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  • Marija Sciberras
  • Jan Geert Hiddink
  • Simon Jennings
    University of East Anglia
  • Claire L Szostek
  • Kathryn M Hughes
  • Brian Kneafsey
    School of Ocean Sciences, Bangor University
  • Leo J Clarke
    Bournemouth University
  • Nick Ellis
    Commonwealth Scientific and Industrial Research Organization Oceans & Atmosphere, Brisbane
  • Adriaan D Rijnsdorp
    Wageningen University
  • Robert A McConnaughey
    NOAA, Alaska Fisheries Science Center, Seattle
  • Ray Hilborn
    University of Washington
  • Jeremy S Collie
    University of Rhode Island
  • Roland Pitcher
    Commonwealth Scientific and Industrial Research Organization Oceans & Atmosphere, Brisbane
  • Ricardo O Amoroso
    University of Washington
  • Ana M Parma
    National Scientific and Technical Research Council
  • Petri Suuronen
    Food and Agriculture Organisation of the United Nations
  • Michel J Kaiser
Bottom-contact fishing gears are globally the most wide-spread anthropogenic sources of direct disturbance to the seabed and associated biota. Managing these fishing disturbances requires quantification of gear impacts on biota and the rate of recovery following disturbance. We undertook a systematic review and meta-analysis of 122 experiments on the effects-of-bottom fishing to quantify the removal of benthos in the path of the fishing gear and to estimate rates of recovery following disturbance. A gear pass reduced benthic invertebrate abundance by 26% and species richness by 19%. The effect was strongly gear-specific, with gears that penetrate deeper into the sediment having a significantly larger impact than those that penetrate less. Sediment composition (% mud and presence of biogenic habitat) and the history of fishing disturbance prior to an experimental fishing event were also important predictors of depletion, with communities in areas that were not previously fished, predominantly muddy or biogenic habitats being more strongly affected by fishing. Sessile and low mobility biota with longer life-spans such as sponges, soft corals and bivalves took much longer to recover after fishing (> 3 yr) than mobile biota with shorter life-spans such as polychaetes and malacostracans (<1 yr). This meta-analysis provides insights into the dynamics of recovery. Our estimates of depletion along with estimates of recovery rates and large-scale, high-resolution maps of fishing frequency and habitat will support more rigorous assessment of the environmental impacts of bottom-contact gears, thus supporting better informed choices in trade-offs between environmental impacts and fish production.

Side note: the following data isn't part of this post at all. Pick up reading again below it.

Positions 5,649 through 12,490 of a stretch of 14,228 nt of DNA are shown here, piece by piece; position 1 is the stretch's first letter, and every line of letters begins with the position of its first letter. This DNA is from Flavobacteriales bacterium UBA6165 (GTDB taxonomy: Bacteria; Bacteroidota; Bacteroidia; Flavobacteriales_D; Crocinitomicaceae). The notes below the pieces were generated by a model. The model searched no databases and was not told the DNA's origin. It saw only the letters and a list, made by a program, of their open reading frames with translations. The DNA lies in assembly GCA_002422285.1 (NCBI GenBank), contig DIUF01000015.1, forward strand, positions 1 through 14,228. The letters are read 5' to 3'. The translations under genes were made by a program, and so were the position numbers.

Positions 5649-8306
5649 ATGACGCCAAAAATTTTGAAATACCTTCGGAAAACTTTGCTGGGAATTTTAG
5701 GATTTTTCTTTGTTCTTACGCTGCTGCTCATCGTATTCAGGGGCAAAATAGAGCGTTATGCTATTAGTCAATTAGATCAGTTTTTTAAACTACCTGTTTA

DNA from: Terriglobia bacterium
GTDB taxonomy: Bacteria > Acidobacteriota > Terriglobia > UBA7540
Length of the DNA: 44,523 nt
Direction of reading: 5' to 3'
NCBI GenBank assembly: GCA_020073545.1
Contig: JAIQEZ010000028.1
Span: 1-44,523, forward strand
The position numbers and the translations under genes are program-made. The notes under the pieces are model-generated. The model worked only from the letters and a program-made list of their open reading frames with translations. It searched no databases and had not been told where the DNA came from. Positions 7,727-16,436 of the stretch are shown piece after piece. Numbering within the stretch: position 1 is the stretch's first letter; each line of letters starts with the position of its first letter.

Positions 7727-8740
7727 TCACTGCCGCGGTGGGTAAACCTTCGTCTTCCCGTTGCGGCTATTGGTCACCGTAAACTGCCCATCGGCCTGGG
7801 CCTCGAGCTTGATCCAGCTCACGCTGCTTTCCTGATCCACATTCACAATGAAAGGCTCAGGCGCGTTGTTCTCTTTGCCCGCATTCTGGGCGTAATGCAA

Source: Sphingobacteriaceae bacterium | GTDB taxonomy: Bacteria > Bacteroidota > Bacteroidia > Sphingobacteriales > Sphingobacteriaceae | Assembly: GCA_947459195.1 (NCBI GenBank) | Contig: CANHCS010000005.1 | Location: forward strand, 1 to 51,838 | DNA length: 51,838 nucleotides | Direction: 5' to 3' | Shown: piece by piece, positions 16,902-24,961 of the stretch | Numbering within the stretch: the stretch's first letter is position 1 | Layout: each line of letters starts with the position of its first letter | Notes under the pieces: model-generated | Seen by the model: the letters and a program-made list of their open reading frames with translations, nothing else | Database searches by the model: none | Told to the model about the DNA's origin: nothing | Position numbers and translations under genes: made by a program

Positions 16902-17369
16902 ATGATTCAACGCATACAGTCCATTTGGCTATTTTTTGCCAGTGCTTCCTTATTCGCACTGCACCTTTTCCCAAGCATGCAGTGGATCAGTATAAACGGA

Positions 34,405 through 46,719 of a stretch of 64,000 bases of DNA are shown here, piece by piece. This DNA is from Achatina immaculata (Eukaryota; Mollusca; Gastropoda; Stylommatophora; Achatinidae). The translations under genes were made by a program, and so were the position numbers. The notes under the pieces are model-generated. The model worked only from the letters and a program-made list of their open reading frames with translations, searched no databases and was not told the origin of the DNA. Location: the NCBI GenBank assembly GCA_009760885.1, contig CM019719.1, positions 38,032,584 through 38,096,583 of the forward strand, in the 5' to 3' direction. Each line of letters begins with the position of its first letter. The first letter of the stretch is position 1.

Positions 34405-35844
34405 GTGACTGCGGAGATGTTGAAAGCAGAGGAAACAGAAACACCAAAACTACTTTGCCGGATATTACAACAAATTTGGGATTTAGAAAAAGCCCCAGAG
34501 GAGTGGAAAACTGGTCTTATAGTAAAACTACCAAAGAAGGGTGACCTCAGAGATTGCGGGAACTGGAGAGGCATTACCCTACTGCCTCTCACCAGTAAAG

Original languageEnglish
Pages (from-to)698-715
JournalFish and Fisheries
Volume19
Issue number4
Early online date2 Apr 2018
DOIs
Publication statusPublished - Jul 2018

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